Receding hairline? Now a drug promises to cure baldness
Here’s some good news for all those of you struggling with receding hairlines. Scientists have identified new drugs that could stimulate rapid and robust hair growth, offering a potential cure for baldnesshealth and fitness Updated: Oct 25, 2015 14:20 IST
Here’s some good news for all those of you struggling with receding hairlines. Scientists have identified new drugs that could stimulate rapid and robust hair growth, offering a potential cure for baldness. The drugs inhibit a family of enzymes inside hair follicles that are suspended in a resting state, restoring hair growth, researchers said.
In experiments with mouse and human hair follicles, Angela M Christiano from Columbia University Medical Center and colleagues found that drugs that inhibit the Janus kinase (JAK) family of enzymes promote rapid and robust hair growth when directly applied to the skin.
The study raises the possibility that drugs known as JAK inhibitors could be used to restore hair growth in multiple forms of hair loss such as that induced by male pattern baldness, and additional types that occur when hair follicles are trapped in a resting state, researchers said.
Two JAK inhibitors have been approved by the US Food and Drug Administration (FDA). One is approved for treatment of blood diseases (ruxolitinib) and the other for rheumatoid arthritis (tofacitinib). Both are being tested in clinical trials for the treatment of plaque psoriasis and alopecia areata, an autoimmune disease that causes hair loss.
“What we’ve found is promising, though we haven’t yet shown it is effective for male pattern baldness,” said Christiano. “More work needs to be done to test formulations of JAK inhibitors specially made for the scalp to determine whether they can induce hair growth in humans,” she said.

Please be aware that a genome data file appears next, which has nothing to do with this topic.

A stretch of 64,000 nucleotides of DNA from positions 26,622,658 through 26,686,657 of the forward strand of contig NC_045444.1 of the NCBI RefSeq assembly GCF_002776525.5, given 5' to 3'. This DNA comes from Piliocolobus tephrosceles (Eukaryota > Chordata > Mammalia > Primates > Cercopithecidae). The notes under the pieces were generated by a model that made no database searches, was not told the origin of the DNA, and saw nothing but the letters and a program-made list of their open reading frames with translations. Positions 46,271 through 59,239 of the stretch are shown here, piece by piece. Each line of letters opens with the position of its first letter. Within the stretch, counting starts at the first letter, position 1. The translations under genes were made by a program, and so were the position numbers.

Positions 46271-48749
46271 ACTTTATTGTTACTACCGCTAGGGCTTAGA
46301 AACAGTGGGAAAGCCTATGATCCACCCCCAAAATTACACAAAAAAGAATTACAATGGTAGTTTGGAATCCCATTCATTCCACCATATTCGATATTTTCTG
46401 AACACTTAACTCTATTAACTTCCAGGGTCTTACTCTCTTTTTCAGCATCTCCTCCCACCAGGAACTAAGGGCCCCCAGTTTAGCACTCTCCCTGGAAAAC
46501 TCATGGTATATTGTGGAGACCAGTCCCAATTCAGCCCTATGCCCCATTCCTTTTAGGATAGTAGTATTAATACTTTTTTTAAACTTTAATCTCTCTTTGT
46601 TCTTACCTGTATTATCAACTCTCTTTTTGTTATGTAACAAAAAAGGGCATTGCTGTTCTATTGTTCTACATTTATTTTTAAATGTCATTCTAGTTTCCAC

Christiano and her colleagues serendipitously discovered the effect of JAK inhibitors on hair follicles when they were studying a type of hair loss known as alopecia areata, caused by an autoimmune attack on the hair follicles. They reported last year that JAK inhibitors shut off the signal that provokes the autoimmune attack, and that oral forms of the drug restore hair growth in some people with the disorder.
In the course of experiments, Christiano noticed that mice grew more hair when the drug was applied topically to the skin than when given internally. This suggested JAK inhibitors might have a direct effect on the hair follicles in addition to inhibiting the immune attack. When the researchers looked more closely at normal mouse hair follicles, they found that JAK inhibitors rapidly awakened resting follicles out of dormancy. Hair follicles do not produce hair constantly but rather by cycling between resting and growing phases.
JAK inhibitors trigger the follicles’ normal reawakening process, the researchers found. Mice treated for five days with one of two JAK inhibitors sprouted new hair within 10 days, greatly accelerating the hair follicle growth phase. No hair grew on untreated control mice in the same time period. The research was published in the journal Science Advances.